(496g) Nanofibrous Scaffolds Produced By Electrospinning, Rotary-Jet Spinning and Airbrush for Orthopedic Tissue Regeneration

Authors: 
Ghannadian, P., Northeastern University
Moxley, J. W. Jr., Northeastern University
Webster, T. J., Northeastern University
De Paula, M., Universidade do Vale do Paraiba

Despite
the progress tissue engineering has made in the development of improved biomaterials,
inhibiting bacterial infection has not been a central focus to date. Infection
is a leading cause of implant failures with many
agencies (such as the Centers for Disease Control) predicting more deaths from
bacteria than all cancers combined by 2050.
Gram-negative
bacteria are naturally resistant to numerous treatments and are difficult to kill
due to their robust and hydrophobic outer lipopolysaccharide membrane which
helps to prevent the flow of antibiotics or drugs into the cell. Moreover, due
to extensive antibiotic use, gram-positive Staphylococcus aureus has
evolved to a methicillin-resistant strain, which can overcome other classes of
antibiotic treatments. The development
of an implant capable of reducing bacterial growth (without resorting to the
use of antibiotics, which causes antibiotic resistant bacteria) would be an
effective way to improve implant success. Recently, scientists have been
investigating novel materials and techniques to meet growing
orthopedic tissue engineering needs. Due to problems (such as infection and
long healing time) that titanium based implants cause in vivo, new
polymeric materials have been introduced. The first step in implant infection is bacterial adhesion, which can
potentially result in the formation of antibiotic resistant biofilms for some
species. Bacterial adhesion, growth, and subsequent biofilm
formation on surfaces are particularly resistant towards the body’s defense
mechanisms and antibiotic treatments, which can cause implant rejection. Multiple substrate properties, including
chemical composition, hydrophobicity, and surface roughness, are believed to be
of significance in the bacterial attachment process. Recently,
researchers have been exploring alternative physical methods through reduced
contact of microorganisms with an implant which would prevent extensive
bacteria proliferation on the surface and allow the immune system to clear such
bacteria. Materials with
biologically-inspired nanostructured features have shown promise to reduce
bacteria growth. Polycaprolactone
(PCL) is a bioresorbable and biocompatible polymer with potential applications
for bone and cartilage repair. In this study,
polycaprolactone fibers (with and without hydroxyapatite nanoparticles (nHAp)
and carbon nanotubes (CNT)) were produced using three different methods:
electrospinning, rotary-jet spinning and airbrush. The scaffolds were characterized
using contact angles, differential scanning calorimetry, scanning electron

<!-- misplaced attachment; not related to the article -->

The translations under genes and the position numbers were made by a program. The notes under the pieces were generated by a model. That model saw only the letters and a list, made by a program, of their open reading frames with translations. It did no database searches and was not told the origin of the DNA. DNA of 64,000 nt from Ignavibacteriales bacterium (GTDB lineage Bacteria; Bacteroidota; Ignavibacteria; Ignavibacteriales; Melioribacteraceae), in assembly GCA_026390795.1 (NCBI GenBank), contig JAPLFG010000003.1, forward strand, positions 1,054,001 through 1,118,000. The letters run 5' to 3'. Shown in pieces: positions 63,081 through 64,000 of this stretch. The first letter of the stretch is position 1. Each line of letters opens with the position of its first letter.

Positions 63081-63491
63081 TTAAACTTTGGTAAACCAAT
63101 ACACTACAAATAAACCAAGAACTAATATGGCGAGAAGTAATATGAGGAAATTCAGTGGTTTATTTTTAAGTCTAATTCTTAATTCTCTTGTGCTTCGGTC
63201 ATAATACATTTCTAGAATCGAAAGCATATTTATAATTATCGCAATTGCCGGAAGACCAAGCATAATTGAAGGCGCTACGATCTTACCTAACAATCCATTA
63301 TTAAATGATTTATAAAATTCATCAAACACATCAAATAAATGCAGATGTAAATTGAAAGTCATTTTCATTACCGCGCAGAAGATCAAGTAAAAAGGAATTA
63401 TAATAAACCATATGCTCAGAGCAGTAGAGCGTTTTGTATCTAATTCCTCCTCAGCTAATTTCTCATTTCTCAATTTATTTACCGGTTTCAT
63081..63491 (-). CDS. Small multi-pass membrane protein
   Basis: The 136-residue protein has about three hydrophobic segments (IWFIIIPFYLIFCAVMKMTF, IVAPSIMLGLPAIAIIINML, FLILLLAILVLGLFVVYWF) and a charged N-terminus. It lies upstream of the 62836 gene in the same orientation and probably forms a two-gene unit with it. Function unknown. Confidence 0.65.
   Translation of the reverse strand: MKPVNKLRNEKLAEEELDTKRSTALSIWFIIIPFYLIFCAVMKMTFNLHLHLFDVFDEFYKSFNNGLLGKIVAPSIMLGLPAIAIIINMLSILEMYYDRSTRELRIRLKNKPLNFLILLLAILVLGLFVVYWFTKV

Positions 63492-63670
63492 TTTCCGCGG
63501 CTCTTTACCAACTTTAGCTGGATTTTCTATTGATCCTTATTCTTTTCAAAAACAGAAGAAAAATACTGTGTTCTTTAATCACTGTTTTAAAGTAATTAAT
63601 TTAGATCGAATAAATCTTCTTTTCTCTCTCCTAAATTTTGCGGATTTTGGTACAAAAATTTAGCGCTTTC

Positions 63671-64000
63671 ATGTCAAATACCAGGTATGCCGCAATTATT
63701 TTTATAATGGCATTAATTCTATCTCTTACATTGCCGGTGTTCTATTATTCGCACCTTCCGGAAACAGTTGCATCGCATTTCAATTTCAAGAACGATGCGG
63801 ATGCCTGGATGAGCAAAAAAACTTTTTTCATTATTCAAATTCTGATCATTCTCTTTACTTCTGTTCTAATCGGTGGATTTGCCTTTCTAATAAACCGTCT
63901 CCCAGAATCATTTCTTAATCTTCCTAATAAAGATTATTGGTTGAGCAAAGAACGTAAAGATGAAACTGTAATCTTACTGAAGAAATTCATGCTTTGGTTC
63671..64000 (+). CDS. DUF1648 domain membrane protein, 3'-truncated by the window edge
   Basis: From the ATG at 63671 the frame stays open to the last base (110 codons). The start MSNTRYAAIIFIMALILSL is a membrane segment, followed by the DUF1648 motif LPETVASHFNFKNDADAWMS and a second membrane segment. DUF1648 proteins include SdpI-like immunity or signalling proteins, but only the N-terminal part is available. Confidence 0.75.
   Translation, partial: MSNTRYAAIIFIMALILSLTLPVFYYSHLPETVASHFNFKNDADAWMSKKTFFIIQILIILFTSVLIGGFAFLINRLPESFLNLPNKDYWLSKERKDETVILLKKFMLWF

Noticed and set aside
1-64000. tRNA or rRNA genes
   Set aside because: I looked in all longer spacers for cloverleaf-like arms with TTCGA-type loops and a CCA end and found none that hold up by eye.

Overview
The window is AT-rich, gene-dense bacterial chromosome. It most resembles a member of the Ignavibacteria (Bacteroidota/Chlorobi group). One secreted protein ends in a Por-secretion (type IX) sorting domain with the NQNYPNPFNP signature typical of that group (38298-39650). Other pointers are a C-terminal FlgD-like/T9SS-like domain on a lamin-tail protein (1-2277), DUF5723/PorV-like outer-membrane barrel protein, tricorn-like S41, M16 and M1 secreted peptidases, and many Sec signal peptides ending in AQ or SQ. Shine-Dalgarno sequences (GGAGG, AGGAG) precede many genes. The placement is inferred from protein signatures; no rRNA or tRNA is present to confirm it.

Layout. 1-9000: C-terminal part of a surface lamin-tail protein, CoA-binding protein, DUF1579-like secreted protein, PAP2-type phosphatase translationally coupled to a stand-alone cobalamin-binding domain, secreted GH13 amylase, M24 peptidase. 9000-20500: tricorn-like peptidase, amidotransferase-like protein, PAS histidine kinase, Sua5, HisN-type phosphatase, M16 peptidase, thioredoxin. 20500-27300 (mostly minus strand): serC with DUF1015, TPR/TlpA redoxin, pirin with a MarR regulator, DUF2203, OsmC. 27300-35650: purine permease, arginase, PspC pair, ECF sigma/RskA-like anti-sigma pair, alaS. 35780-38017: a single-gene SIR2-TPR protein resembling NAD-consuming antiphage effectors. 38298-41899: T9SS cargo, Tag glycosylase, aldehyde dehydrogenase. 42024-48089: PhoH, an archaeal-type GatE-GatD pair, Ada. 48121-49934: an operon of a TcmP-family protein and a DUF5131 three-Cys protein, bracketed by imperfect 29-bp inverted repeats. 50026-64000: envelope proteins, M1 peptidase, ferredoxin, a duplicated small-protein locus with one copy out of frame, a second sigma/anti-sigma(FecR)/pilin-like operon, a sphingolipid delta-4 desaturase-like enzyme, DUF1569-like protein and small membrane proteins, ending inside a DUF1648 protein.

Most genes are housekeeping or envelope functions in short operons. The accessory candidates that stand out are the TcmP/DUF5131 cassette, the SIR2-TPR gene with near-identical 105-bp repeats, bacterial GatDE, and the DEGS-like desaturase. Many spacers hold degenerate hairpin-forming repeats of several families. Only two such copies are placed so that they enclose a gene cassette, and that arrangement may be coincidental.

microscopy, and were subjected to cell culture, bacterial assays, and
mechanical (tensile) testing. Early interactions between the surface of the
material with biological fluids play a fundamental role in determining cellular
behavior (such as adhesion, differentiation, and tissue formation). The
biological and material properties were studied to understand how the various
fabrication techniques and nanoparticles affect human osteoblasts, gram-positive
(Staphylococcus Aureus) and gram-negative (Pseudomonas aeruginosa)
bacteria growth on samples. Experiments showed no toxic effect on osteoblast
cells and a significant decrease in bacterial density by adding nHAp and CNT to
the PCL scaffolds without using growth factors or antibiotics. Most
importantly, results showed that without the use of antibiotics, by only changing the
fabrication method and the size of the fibers, antimicrobial properties were
improved without sacrificing mechanical properties and osteoblast
functions. Among the different fabrication methods, airbrushed fibers indicated
the highest elastic modulus compared to the other two techniques. Specifically,
it was found that the antimicrobial properties were improved when using
airbrushing compared to electrospun and rotary-jet
spun scaffolds, where up to a 50% decrease in bacterial density in both gram-positive
and gram-negative species was observed (Fig. 1). To assess osteoblast
biocompatibility and differentiation, cell proliferation, viability, adhesion,
and calcium deposition assays were conducted. Although the cell proliferation,
calcium deposition and cell viability results are similar, it is observed
that the cell adhesion in airbrushed samples are poorer than those in
electrospun and rotary-jet spun scaffolds. To investigate the influence of
fibers’ morphology on osteoblast cells, further gene expression assay (qPCR)
will be conducted; which means based on the cell culture assays that have
already been done, we should be looking for specific gene expressions such as alkaline
phosphatase, and osteocalcin and compare them to the results from mammalian
cell culture from different fibers. In other words, the future dream of this
study is to demonstrate how different fabrication methods and hence various
surface properties can make cells behave differently. It is of significance to
mention that PCL fibers cannot compete with metallic implants such as titanium and
stainless steel strength-wise. The application of this study is to heal the
defects in bone/cartilage by increasing the tissue growth and minimizing bacterial
colonization without use of any growth factor or antibiotic.

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Figure
1
. All samples
contain 1% of CNT and 1% of nHAp. Colony Forming Unit (CFU) method was used to
measure the density of bacteria.  a) Staphylococcus
aureus
density, and b) Pseudomonas
aeruginosa
density in different samples. Values are mean ± SD, N=3, * p < 0.05, ** p < 0.1, *** p < 0.01, **** p <
0.001 compared to each other.